I’m Tom, Friends of the Earth's southeastern nuclear campaigner, writing to you from Columbia, South Carolina, where I’m working to stop dangerous nuclear reactor construction. New reactor projects in Georgia and South Carolina are leading the way nationally. If these projects are approved, they will open the door to more construction around the nation.
Here's what we're up against: the nuclear industry wants to build a new, untested, unlicensed reactor design -- the Westinghouse AP1000 -- in South Carolina, Georgia and several other sites around the country. There are serious safety concerns about the AP1000, but the industry is pushing the Nuclear Regulatory Commission (NRC) to approve the design without asking important questions.
You can help. Join me in telling the NRC to suspend their fast-tracked approval of the AP1000. Send your comments to the NRC now!
We've got a big fight ahead of us. The nuclear industry has a lot of money and politicians on its side. For example, Senator Lindsey Graham (R-S.C.) received nearly $45,000 in donations from the nuclear industry and energy companies during the previous election cycle -- when he wasn’t even running.
Last month, I asked Sen. Graham about those donations at an event at Duke Energy's Onocee nuclear plant in South Carolina, and he boasted, “The reason people in the nuclear power industry support me is because I believe in what they do.” He did not mention that with his support, the U.S. Senate has provided billions of dollars in potential preemptive bailouts and insurance for the nuclear industry over the last few years.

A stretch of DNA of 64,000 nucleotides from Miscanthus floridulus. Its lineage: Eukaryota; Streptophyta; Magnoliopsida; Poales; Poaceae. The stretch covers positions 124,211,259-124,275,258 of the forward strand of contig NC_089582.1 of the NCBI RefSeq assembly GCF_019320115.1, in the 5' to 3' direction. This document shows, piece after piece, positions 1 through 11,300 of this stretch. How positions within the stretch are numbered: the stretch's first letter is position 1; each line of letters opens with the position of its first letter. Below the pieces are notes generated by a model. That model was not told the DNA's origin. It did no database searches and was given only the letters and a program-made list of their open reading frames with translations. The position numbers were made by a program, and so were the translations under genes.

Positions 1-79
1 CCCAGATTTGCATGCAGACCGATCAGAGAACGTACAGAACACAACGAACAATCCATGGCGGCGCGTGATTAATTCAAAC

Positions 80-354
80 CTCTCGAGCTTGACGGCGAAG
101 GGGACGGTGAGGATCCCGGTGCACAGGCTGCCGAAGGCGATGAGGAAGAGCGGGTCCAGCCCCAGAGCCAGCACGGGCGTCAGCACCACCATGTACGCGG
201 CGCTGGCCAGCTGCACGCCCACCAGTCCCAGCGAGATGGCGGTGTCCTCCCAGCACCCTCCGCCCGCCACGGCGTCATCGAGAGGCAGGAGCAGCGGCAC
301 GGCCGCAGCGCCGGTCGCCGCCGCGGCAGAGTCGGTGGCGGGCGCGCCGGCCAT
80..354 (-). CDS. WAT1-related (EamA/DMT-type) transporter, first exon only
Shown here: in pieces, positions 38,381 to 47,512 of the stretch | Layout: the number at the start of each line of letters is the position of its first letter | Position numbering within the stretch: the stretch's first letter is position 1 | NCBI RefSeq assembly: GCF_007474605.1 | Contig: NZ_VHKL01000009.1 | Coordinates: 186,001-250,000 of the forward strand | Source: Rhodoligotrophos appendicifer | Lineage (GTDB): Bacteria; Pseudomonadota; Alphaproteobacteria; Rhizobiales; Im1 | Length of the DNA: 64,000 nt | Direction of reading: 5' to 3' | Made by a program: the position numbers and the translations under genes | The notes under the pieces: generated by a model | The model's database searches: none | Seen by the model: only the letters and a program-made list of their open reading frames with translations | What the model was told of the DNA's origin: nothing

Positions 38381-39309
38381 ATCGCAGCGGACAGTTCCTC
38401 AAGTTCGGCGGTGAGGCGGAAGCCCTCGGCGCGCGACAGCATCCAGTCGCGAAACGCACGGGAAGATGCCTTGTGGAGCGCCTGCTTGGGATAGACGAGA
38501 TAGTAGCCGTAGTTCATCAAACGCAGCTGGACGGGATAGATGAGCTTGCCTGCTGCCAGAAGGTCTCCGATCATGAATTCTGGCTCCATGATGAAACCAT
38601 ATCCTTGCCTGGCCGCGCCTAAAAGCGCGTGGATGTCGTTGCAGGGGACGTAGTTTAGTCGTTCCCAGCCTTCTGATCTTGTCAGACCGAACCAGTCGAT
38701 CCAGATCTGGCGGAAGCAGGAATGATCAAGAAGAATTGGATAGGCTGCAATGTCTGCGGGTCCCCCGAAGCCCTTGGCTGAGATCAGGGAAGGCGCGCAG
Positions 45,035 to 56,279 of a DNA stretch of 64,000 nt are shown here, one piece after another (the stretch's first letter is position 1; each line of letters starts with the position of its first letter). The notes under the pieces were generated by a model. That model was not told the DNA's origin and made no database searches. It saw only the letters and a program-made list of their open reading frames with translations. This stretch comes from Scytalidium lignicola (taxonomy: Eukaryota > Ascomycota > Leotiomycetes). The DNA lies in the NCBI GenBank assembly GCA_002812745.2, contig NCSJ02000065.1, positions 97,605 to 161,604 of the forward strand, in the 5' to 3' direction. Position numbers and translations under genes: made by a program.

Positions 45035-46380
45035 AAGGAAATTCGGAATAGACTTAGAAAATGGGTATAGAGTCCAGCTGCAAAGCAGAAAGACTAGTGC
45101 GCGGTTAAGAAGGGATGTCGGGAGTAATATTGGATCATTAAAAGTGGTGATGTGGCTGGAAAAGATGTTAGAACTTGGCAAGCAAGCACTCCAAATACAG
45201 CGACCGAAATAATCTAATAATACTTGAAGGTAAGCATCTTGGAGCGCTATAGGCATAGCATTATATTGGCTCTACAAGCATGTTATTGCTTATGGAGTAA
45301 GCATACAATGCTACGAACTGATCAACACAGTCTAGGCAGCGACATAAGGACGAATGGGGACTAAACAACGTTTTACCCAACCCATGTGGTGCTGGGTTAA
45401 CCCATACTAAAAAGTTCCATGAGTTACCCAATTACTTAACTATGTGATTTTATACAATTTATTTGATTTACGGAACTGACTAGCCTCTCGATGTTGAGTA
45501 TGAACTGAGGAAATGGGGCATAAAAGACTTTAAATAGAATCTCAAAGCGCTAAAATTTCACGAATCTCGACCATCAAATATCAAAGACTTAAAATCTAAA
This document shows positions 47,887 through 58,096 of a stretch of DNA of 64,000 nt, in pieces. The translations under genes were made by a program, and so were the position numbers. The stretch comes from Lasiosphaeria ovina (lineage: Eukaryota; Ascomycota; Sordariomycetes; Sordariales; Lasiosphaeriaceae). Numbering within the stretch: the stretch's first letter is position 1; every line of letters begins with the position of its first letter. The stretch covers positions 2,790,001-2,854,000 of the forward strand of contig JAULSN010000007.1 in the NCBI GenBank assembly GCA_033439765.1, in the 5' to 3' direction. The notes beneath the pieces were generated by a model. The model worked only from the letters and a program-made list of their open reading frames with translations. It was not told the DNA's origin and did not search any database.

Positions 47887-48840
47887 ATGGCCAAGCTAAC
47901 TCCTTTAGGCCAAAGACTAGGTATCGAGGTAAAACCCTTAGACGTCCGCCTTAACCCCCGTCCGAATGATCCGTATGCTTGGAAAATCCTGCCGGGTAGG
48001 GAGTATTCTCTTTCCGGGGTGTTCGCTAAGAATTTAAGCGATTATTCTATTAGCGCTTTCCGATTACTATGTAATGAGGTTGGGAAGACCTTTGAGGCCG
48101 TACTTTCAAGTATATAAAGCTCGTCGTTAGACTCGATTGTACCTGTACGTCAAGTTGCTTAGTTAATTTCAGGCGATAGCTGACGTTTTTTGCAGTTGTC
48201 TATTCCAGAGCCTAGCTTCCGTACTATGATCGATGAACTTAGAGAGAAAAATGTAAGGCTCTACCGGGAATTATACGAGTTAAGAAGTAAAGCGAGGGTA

The state legislatures in Georgia and South Carolina have both passed laws that allow utility companies to raise customers’ rates to pay for reactors that haven’t been built -- and to keep the money if the company cancels the project. Not only do people have to bear the health and safety risks of a nuclear disaster, but they’re also being asked to bear the financial risks of building new reactors, which could cost from $5 billion to $10 billion each, or more.
Add your voice to the conversation. Tell the NRC that you don’t want an untested nuclear reactor to be built in South Carolina -- or anywhere in the United States.
The NRC's 75-day public comment period on the AP1000 design started in February, three weeks before the disaster began in Japan. Even though they have pledged to review all U.S. reactors in the wake of the crisis, the AP1000 licensing process continues to barrel along. If the NRC is truly concerned about safety, it will put the AP1000 -- and all new reactor applications -- on hold until it has learned the lessons from Fukushima.
Although the nuclear lobby’s money and power have been frustrating at times, it’s encouraging to see that more and more people are coming together, hungry for finding good solutions to problems. I am sure that if more of us stand together for safe, inexpensive energy solutions -- especially efficiency, conservation and renewables -- we’ll be able to have an honest discussion about our energy future.
Will you stand with me? Tell the NRC to stop the AP1000 license application now.
Thank you for your continued support,
Friends of the Earth